06:14 PM

A New Strategy for Wildlife in a Warming World

Washington, D.C. (March 26, 2013) —Today the Obama administration released the National Fish, Wildlife and Plants Climate Adaptation Strategy, a plan for restoring wildlife habitat and improving the resilience of our natural resources in the face of climate change. It was developed through the unprecedented collaboration of federal, state and tribal representatives and is the first nationwide climate adaptation strategy devoted to wildlife and ecosystems.

The strategy consists of seven goals for helping ecosystems adapt to a changing climate with practical solutions to climate-related problems.

The following is a statement on the strategy from Defenders of Wildlife president and CEO Jamie Rappaport Clark:

“Wildlife is on the move from historic ranges, plants are blooming earlier, and whole ecosystems are being altered by climate change. We must confront this threat directly in order to help wildlife withstand climate impacts, and this science-based strategy does just that. The strategy provides guidance for modifying our conservation practices to help at-risk wildlife and ecosystems withstand climate extremes, allowing them to adapt and thrive. Along with increasing numbers of extreme weather events, this landmark review of the impacts of climate change on our natural world should serve as a wake-up call to policymakers about the need for action.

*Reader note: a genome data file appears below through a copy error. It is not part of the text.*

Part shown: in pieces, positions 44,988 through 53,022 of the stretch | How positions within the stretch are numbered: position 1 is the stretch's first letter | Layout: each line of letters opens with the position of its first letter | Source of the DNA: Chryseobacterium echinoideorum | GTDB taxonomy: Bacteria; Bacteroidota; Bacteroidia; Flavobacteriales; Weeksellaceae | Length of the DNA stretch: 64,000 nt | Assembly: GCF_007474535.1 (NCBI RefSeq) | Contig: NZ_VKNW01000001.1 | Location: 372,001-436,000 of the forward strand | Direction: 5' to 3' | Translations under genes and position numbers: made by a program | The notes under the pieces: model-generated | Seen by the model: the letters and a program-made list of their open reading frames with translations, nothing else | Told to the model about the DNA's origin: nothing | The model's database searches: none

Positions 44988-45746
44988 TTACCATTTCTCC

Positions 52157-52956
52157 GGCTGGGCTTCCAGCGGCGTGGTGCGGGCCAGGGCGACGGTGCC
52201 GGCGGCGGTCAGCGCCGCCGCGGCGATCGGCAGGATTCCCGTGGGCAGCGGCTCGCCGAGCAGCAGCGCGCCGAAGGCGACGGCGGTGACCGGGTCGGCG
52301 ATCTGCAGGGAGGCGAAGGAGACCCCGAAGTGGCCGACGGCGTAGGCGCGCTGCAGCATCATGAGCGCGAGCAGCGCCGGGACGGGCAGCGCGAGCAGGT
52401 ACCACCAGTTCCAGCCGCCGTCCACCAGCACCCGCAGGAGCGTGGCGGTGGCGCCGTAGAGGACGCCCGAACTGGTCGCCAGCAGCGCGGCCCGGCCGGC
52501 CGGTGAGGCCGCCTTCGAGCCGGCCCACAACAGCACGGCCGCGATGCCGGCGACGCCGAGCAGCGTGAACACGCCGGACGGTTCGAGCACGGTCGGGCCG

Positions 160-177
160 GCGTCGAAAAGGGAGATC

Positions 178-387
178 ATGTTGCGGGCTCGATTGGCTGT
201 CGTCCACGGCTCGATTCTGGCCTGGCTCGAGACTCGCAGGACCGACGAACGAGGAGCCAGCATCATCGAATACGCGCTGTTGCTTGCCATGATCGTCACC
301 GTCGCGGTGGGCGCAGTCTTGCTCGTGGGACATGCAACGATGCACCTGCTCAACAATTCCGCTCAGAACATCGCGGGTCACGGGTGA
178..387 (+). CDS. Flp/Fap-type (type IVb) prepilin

“This commonsense, ‘look before you leap’ strategy emphasizes long-term planning and management for climate change on a fundamental level. Together with efforts to reduce greenhouse gas emissions, these measures can help protect natural places and communities alike from the consequences of our warming world.”

Contact: Haley Mckey, 202-772-0247, hmckey@defenders.org


Defenders of Wildlife is dedicated to the protection of all native animals and plants in their natural communities. With more than 1 million members and activists, Defenders of Wildlife is a leading advocate for innovative solutions to safeguard our wildlife heritage for generations to come. For more information, visit www.defenders.org and follow us on Twitter @DefendersNews.